We have summarily raised the subject of compensation within this article because it tends to have a monumental effect on the capability set that executives bring to the table. The compensation requests of your candidates for executive positions largely indicate their capacities as effective leaders. Some of the other attributes of the executives who will contribute the most to your organization, when you are looking to hire them, tend to be:
They are driven to compete exclusively against current and future direct and indirect competitors of your organization. Under no circumstances do they engender or allow internal competition for recognition, rewards, trips, or special treatment. There is no east region versus west region. The entire team vents all competitive force externally.
- They never allow “busy-ness” to derail or slow forward progress. In their mind, being “busy” is a sign of inefficiency. They also believe that “now” precludes “never”.
- Their cellular telephone bills are excessively low because they have mastered the skill of delegation and because they build relationships through many other more effective means.
- They dress like the people with whom they are interacting so that interaction can, in fact, occur.
- They spend substantial time “in the trenches” and “out in the field” in order to retain an informed operationally focused strategic mindset.
- They are more interested in the organization’s goals and rewards other than stock options than they are in the stock options themselves.
- They have an acute ability to see through and correct the political endeavors of their direct reports and the direct reports to those individuals.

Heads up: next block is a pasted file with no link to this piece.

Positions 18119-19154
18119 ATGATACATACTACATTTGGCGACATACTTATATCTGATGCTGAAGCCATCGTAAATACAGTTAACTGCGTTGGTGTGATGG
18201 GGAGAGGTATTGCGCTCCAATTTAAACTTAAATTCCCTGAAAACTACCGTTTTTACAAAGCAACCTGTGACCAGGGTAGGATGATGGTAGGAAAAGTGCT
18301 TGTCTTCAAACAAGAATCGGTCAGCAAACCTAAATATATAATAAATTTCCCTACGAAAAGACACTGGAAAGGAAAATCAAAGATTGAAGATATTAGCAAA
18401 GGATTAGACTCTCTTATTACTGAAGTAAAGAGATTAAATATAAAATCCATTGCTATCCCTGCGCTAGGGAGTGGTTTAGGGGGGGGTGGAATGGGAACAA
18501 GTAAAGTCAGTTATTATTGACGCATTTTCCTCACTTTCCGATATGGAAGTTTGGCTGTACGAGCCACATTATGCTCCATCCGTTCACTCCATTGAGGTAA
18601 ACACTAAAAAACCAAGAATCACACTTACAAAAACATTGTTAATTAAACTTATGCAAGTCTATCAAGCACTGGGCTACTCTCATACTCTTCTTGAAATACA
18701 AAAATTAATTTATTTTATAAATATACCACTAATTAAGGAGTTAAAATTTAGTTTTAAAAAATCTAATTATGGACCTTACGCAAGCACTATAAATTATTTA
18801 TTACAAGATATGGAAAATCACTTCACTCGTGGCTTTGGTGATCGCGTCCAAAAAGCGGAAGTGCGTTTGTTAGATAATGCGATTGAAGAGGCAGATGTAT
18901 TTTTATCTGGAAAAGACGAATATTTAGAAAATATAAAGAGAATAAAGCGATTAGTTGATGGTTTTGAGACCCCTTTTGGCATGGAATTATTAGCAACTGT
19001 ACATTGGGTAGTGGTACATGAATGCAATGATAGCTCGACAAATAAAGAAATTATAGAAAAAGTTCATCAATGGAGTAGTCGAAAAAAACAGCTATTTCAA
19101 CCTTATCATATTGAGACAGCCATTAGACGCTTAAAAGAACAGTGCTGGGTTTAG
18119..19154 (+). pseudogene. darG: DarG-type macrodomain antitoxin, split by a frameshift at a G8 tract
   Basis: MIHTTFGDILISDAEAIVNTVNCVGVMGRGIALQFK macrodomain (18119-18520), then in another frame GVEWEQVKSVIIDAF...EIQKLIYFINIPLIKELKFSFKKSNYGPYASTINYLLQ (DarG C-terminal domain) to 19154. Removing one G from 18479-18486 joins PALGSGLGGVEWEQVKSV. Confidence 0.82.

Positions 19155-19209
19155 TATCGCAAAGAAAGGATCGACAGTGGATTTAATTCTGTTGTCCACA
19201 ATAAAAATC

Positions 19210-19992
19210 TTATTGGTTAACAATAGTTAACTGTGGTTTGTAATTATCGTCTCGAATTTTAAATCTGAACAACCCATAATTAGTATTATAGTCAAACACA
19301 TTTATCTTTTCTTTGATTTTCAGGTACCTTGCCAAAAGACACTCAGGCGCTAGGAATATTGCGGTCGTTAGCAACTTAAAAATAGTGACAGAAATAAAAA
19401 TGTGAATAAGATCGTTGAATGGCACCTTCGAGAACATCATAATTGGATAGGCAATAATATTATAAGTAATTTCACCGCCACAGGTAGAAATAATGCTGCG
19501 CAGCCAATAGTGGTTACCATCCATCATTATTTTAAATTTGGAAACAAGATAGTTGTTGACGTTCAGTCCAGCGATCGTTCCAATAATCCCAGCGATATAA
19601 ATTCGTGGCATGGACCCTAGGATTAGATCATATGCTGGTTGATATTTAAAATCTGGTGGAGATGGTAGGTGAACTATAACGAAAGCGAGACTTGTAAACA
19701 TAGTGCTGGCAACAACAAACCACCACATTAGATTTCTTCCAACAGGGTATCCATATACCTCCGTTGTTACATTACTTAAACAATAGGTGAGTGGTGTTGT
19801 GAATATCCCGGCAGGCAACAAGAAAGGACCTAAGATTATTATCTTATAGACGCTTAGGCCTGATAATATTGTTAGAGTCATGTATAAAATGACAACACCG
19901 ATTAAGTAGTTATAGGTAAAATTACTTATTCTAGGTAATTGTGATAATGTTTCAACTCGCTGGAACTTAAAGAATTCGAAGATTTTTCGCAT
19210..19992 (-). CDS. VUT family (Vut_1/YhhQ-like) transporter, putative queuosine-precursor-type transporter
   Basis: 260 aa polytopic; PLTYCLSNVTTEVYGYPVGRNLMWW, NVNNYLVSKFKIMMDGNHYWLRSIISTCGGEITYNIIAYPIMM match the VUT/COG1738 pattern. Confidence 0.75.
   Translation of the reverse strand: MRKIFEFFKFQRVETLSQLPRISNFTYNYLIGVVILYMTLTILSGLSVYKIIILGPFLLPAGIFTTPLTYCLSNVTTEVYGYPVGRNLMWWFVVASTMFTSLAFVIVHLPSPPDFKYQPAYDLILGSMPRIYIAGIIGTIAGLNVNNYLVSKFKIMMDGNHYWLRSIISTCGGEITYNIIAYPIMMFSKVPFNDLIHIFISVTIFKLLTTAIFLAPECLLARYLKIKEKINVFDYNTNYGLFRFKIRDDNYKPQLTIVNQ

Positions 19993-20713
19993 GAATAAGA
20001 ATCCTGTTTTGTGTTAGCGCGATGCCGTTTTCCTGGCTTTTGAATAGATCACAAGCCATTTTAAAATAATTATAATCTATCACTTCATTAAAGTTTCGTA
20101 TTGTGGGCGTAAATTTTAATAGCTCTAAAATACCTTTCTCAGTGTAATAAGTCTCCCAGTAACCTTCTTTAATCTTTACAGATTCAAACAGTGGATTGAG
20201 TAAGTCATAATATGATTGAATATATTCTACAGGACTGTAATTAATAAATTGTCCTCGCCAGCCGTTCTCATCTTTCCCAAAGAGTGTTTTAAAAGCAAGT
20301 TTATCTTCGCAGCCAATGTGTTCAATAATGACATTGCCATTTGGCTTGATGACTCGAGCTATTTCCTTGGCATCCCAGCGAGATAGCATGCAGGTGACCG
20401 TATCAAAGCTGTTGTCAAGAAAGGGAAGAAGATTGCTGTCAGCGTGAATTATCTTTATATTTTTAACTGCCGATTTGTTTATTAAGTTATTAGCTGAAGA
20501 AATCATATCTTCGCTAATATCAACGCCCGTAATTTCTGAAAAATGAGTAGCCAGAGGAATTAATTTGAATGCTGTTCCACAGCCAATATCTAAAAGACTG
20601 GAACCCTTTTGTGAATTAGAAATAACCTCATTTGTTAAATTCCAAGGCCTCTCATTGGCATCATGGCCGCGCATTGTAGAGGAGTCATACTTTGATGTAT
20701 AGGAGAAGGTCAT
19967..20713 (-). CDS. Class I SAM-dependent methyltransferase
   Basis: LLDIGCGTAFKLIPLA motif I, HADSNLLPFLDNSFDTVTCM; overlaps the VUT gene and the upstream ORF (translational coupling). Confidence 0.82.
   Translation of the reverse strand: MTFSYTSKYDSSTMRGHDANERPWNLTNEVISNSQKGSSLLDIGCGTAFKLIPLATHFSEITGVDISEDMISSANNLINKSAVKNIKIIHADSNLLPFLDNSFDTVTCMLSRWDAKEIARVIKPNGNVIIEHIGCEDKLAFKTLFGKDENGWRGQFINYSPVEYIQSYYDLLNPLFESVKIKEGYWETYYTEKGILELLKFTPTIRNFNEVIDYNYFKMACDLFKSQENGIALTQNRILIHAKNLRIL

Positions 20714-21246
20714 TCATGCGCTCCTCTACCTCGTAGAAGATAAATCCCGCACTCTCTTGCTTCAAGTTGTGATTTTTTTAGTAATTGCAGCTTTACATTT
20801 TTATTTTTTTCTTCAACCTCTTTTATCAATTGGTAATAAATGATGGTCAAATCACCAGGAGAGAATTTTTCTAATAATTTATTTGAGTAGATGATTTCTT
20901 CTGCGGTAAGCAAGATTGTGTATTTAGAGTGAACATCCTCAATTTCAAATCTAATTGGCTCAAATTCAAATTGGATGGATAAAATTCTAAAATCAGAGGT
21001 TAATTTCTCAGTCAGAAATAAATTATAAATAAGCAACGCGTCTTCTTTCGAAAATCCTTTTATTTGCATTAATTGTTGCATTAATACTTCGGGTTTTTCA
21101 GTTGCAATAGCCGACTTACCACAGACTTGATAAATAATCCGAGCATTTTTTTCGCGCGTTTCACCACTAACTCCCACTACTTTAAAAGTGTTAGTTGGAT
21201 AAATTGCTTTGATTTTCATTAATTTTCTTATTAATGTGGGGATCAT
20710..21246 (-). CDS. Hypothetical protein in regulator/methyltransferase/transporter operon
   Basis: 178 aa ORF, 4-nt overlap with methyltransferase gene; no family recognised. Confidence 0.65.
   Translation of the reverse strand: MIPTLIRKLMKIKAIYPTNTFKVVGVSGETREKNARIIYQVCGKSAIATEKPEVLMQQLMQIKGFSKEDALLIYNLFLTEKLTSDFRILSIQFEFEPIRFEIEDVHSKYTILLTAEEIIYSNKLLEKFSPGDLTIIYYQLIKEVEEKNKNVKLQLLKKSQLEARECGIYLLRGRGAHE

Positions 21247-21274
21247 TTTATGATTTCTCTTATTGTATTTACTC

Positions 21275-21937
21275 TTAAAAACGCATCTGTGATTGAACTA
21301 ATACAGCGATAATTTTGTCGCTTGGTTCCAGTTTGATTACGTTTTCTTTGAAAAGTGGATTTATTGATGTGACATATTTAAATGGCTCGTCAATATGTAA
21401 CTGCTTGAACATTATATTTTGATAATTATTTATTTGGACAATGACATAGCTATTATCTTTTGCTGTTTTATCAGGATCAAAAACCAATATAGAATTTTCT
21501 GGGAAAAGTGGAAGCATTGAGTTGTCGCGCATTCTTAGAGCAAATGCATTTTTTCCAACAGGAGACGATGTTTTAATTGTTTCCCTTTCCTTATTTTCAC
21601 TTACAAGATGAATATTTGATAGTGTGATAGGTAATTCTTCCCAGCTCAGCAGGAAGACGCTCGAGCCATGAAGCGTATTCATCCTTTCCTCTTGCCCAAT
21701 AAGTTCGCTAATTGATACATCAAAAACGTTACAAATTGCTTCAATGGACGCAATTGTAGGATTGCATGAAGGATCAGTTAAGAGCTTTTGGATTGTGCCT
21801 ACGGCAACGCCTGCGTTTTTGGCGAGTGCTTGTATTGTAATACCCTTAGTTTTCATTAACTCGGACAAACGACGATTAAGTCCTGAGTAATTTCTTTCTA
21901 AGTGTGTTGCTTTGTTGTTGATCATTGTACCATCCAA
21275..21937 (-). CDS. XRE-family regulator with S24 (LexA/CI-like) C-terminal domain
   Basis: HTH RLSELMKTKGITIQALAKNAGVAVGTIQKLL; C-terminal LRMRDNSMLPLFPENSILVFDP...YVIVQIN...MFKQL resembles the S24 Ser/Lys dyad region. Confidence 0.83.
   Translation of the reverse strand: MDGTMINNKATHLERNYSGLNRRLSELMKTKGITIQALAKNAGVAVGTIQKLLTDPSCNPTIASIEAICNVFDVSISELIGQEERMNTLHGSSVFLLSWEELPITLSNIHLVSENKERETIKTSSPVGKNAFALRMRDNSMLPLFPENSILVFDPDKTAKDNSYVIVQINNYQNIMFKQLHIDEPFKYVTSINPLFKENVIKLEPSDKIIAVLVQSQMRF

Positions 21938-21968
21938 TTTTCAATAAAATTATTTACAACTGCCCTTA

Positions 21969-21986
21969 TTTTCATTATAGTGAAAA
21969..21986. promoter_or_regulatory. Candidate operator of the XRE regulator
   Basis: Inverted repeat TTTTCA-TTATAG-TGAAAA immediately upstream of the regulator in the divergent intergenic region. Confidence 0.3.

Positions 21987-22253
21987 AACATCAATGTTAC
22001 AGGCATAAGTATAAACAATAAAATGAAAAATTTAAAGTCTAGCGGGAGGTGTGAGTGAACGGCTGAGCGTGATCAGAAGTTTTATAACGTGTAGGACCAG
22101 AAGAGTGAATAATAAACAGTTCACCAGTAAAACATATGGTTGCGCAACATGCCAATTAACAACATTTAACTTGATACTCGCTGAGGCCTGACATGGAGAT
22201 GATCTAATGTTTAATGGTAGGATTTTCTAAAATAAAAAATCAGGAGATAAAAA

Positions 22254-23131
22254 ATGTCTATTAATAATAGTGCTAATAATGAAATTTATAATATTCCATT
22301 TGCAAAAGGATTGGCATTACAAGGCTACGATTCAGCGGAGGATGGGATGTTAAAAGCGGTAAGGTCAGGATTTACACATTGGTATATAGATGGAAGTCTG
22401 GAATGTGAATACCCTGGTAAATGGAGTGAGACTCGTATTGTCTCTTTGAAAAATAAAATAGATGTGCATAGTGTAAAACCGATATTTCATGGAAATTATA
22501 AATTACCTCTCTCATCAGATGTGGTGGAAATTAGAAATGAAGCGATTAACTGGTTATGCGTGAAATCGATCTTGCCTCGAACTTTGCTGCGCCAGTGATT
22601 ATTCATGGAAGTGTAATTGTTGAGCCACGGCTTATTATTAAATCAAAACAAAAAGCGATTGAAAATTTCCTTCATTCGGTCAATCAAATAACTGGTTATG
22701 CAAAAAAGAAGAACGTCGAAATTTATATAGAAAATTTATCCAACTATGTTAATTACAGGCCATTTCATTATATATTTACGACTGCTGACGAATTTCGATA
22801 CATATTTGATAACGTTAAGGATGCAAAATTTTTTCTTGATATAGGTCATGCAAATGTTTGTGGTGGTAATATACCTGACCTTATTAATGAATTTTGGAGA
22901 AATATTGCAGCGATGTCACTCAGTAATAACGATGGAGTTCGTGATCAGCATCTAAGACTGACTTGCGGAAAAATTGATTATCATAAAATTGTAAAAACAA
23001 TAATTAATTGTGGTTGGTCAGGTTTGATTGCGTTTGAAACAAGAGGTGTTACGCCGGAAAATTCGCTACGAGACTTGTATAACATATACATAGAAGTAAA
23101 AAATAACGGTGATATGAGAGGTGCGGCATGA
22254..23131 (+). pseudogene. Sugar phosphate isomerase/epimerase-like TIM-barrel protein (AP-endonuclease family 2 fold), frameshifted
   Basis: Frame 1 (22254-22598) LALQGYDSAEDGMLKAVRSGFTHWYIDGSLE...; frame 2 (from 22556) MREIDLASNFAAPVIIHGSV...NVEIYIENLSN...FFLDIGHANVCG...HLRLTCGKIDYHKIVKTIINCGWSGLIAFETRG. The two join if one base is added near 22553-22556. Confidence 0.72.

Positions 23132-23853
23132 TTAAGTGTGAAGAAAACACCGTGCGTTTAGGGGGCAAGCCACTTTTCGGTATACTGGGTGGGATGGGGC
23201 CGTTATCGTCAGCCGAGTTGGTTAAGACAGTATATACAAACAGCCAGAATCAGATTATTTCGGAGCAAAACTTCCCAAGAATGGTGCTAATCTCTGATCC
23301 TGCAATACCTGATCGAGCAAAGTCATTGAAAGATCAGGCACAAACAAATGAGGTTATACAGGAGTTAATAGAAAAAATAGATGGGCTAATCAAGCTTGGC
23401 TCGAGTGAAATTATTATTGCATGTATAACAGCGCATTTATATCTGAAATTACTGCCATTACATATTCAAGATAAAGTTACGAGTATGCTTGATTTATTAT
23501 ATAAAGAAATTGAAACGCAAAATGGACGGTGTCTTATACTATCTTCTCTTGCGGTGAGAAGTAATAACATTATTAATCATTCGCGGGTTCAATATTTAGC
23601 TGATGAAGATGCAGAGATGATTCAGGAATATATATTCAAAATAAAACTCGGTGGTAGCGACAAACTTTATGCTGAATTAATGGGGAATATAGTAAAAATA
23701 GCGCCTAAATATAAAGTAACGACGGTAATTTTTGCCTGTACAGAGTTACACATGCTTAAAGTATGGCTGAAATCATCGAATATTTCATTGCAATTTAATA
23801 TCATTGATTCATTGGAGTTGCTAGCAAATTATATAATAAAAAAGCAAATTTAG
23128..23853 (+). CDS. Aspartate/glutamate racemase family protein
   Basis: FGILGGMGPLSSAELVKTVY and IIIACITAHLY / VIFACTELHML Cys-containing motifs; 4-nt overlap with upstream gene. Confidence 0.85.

- They laugh and smile a great deal and that is much of what draws people to them as “followers.”
- They are equally outstanding at both strategy development and tactical implementation. The best strategies are those that are derived by people with implementation abilities. Executives who are very good at implementation tend to be exceptionally good at creating human alignment and eliminating human conflict during both strategy determination and implementation.
- They have no intention of immediately “bringing in their own team” after being hired because they clearly understand that leadership means having the ability to lead and quickly develop, with very positive results, at least 90% of any employee population they inherit regardless of the population’s shortcomings. They NEVER bring other employees and executives with them from their former employer within 6 months of taking a new executive position.
- They embrace the fact that their new company is entirely different from their prior organization. As a result, they resist all urges to bring anything from their old organization (staff, philosophies, cultures, etc.) with them into their new organization.
- They tend to display no narcissistic tendencies whatsoever.
- They answer their own telephone frequently, proving that they prefer not to construct communication and relationship barriers.
- They take all steps necessary to remove “politics” from the workplace, thus engendering a culture whereby performance and contribution alone control individual success.
Assuming your total compensation offer to them is competitive and reflects their prior results, proven capabilities and expected contribution, they spend no time whatsoever attempting to negotiate individual compensation program attributes (number of vacation weeks, target incentive, travel benefits, company car model, stock options, base salary, spousal benefits, etc.). Individuals who attempt to endlessly negotiate individual compensation package attributes tend to lack strategic foresight while being internally focused instead of organizationally focused.
The key challenge is for your organization to have the best possible leaders. Each of the above thirteen points is very easy to assess during the selection and hiring process, with 100% accuracy. By utilizing these guidelines along with reference and background checks, psychometric assessments and multiple interviews when hiring executives, many of our large and smaller clients have found that their organizational results and executive contributions have, not coincidentally, improved both dramatically and immediately.
Please Contact us or call us at 1-480-467-0344 (USA) and we would be pleased to discuss, clarify or expand on any of the above points.